Nineteenth-century American Art by Barbara Groseclose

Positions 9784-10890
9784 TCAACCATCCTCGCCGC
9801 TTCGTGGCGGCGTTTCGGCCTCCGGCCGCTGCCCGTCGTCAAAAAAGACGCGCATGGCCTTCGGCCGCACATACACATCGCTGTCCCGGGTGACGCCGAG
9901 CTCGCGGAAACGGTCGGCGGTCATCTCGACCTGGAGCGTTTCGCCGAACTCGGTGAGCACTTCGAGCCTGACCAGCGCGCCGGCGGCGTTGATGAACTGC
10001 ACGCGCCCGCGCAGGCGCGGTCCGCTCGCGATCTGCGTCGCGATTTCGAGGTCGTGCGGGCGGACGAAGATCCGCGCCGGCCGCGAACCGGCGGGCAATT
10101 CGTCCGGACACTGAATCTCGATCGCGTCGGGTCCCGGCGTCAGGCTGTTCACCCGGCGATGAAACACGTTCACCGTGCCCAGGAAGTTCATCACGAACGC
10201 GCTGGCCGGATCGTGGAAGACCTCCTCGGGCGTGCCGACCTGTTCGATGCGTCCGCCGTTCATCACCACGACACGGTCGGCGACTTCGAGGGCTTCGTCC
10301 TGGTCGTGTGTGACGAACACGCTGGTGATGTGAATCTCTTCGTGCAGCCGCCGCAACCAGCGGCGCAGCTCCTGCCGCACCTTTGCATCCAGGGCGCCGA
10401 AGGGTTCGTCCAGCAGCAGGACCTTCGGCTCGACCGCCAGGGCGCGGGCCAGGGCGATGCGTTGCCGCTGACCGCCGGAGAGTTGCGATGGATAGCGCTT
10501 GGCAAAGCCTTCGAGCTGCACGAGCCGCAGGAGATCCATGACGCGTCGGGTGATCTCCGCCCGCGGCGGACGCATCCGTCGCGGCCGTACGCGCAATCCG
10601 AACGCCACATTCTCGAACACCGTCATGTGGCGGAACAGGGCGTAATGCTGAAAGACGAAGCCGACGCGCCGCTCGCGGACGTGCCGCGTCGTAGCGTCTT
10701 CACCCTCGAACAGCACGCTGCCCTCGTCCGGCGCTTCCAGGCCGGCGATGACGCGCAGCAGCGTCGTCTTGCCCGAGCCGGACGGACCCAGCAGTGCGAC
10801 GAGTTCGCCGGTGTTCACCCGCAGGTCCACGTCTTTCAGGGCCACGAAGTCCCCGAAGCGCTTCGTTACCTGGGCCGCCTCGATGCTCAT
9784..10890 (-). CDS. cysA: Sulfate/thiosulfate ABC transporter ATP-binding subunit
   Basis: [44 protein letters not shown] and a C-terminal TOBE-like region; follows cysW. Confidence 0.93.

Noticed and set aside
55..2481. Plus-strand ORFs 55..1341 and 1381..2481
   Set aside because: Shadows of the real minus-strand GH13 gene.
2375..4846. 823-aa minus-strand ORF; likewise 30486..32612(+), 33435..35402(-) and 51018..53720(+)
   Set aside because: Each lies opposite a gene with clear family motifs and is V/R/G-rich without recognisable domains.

Painting and sculpture flourished in nineteenth-century America and saw the rise of self-taught travelling artists and professional artists producing works for a growing number of wealthy patrons. This innovative introduction examines the profession of the artist alongside the reception of their work by nineteenth-century art audiences. Works of art by familiar names such as Thomas Eakins and Winslow Homer are discussed in detail within the larger arena of visual culture, as are key works by recently discovered artists such as Harriet Hosmer. The thematic approach focuses on portraiture, landscape painting, the American West, commemorative art, and goes on to examine the ways in which painters responded to major social and economic changes resulting from the rapid change from an agriculturally-based former colony to an industrialized imperial power with an evolving democracy. Uniquely, Barbara Groseclose treats the embeddedness of American Art in its European heritage as continual and salutary, rather than intermittent and oppositional, and also explores the changing interpretations of art of this period.